In an attempt to avoid a seven-day railway strike during the Lunar New Year holiday next year, the government yesterday presented the Taiwan Railway Labor Union with a peace offering of new benefits.
Since the union staged a controversial member's conference that threatened to disrupt train services during the Mid-Autumn Festival last month, the Taiwan Railway Administration (TRA) has been under pressure to address the union's grievances.
During the conference, the union voted to strike during the Lunar New Year if its demands were not met.
"We've settled two out of three of the points of contention," Minister of Transportation and Communications Lin Ling-san (林陵三) told legislators yesterday. "The issues of overtime pay and travel subsidization have already been settled. We're still working on bonuses given to train drivers with good safety records."
"I am confident that all three points of contention can be resolved before the Lunar New Year. There will be no strike," Lin said.
The ministry has agreed to reinstate overtime pay that was abolished in the 1980s so that employees are compensated when they must wait to be relieved at the end of their eight-hour shifts. Subsidies for expenses, such as accommodation and food for train drivers stranded away from their hometowns, will be raised by 50 percent, the ministry said.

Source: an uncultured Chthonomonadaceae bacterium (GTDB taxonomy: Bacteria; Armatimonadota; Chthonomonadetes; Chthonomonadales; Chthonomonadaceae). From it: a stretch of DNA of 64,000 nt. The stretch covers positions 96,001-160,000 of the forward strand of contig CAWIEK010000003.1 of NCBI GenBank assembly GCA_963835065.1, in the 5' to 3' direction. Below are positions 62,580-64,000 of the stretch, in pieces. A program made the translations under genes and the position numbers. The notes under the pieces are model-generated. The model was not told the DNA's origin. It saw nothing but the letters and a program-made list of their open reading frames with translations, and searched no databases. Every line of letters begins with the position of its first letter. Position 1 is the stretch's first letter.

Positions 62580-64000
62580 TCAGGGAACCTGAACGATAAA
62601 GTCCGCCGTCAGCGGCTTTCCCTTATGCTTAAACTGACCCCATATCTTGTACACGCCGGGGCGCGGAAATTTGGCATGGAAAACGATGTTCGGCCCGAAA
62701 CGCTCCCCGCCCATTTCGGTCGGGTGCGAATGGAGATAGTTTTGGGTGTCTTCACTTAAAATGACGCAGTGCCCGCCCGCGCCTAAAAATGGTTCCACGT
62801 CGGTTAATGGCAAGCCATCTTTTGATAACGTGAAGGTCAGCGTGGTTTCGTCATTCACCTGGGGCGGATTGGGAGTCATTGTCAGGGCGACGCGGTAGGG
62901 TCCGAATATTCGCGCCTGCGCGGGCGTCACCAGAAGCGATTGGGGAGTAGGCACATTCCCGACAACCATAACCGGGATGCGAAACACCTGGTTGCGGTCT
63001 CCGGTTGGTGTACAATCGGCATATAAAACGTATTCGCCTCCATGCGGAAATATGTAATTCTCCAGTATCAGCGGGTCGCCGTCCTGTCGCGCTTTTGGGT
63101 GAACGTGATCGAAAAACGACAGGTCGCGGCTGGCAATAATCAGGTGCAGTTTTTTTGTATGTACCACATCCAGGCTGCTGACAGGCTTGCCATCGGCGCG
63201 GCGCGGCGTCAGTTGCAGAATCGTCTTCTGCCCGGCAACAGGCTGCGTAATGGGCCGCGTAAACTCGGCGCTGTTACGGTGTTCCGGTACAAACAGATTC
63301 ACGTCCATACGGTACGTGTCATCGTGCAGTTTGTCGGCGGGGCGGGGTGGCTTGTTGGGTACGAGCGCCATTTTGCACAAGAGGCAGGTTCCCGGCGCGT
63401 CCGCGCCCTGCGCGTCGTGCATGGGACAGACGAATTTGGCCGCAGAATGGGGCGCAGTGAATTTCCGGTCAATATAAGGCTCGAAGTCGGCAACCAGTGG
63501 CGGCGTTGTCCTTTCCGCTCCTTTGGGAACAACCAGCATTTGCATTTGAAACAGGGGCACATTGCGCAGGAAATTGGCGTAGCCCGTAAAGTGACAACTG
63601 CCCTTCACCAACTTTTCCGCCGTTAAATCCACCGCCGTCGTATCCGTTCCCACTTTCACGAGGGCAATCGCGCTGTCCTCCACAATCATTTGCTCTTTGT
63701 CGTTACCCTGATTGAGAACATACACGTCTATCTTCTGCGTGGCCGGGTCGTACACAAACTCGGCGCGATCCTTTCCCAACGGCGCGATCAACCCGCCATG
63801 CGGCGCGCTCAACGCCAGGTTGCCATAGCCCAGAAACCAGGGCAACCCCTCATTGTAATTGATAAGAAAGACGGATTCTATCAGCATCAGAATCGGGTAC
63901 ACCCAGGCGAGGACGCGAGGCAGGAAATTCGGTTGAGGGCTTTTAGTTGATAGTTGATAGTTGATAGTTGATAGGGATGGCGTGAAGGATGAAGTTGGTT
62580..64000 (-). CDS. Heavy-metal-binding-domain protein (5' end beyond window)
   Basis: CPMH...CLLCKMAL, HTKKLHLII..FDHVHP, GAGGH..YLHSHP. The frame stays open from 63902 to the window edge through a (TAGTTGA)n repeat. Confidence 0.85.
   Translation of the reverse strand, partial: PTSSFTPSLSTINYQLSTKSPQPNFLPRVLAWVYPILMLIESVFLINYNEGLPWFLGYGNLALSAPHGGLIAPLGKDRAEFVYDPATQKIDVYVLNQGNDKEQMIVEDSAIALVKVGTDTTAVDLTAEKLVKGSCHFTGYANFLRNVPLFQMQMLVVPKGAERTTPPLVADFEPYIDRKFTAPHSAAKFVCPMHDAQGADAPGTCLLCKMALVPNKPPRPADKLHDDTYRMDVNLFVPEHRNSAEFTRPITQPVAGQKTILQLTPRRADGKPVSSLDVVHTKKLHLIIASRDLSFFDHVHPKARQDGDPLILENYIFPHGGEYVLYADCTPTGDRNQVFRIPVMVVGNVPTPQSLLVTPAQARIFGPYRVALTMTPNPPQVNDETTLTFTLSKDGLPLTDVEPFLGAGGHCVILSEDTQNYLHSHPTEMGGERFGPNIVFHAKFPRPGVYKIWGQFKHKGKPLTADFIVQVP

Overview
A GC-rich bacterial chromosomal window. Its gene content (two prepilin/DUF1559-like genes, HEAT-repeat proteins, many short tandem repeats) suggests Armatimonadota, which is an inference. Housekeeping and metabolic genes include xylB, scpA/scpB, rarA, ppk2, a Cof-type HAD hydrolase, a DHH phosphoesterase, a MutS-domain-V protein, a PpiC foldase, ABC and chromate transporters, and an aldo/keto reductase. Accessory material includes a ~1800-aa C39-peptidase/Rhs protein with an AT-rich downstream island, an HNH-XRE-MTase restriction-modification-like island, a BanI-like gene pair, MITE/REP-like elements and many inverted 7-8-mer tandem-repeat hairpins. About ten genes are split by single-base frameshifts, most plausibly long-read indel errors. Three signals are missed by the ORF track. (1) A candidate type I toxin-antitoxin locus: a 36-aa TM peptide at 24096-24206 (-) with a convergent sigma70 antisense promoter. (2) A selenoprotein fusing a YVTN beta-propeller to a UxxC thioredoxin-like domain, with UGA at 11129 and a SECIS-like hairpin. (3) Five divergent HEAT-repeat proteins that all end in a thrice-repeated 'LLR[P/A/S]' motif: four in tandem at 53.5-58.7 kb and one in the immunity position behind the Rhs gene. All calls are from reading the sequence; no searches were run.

"Although the Council of Labor Affairs has yet to approve the proposed changes, the ministry is prepared to go through with the said employment benefits," Lin said.
However, the union said that despite Lin's confidence, it had yet to approve the ministry's proposals.
Union secretary-general Chen Han-ching (陳漢卿) said that Lin's promises cut a few corners and neglected the union's main concerns.
Last month's strike vote included only issues of employment benefits. Should the union and the government agree on these issues, the union would be breaking the Labor Union Law (
The union's main goal is to get a public guarantee that the TRA's privatization will be halted. It also wants the rights and benefits of current and retired employees to be protected; the ministry to take on the railway administration's debts resulting from loss-making stations and the cost of disability discount tickets and infrastructure maintenance; and the Taiwan Railway Administration Organic Law (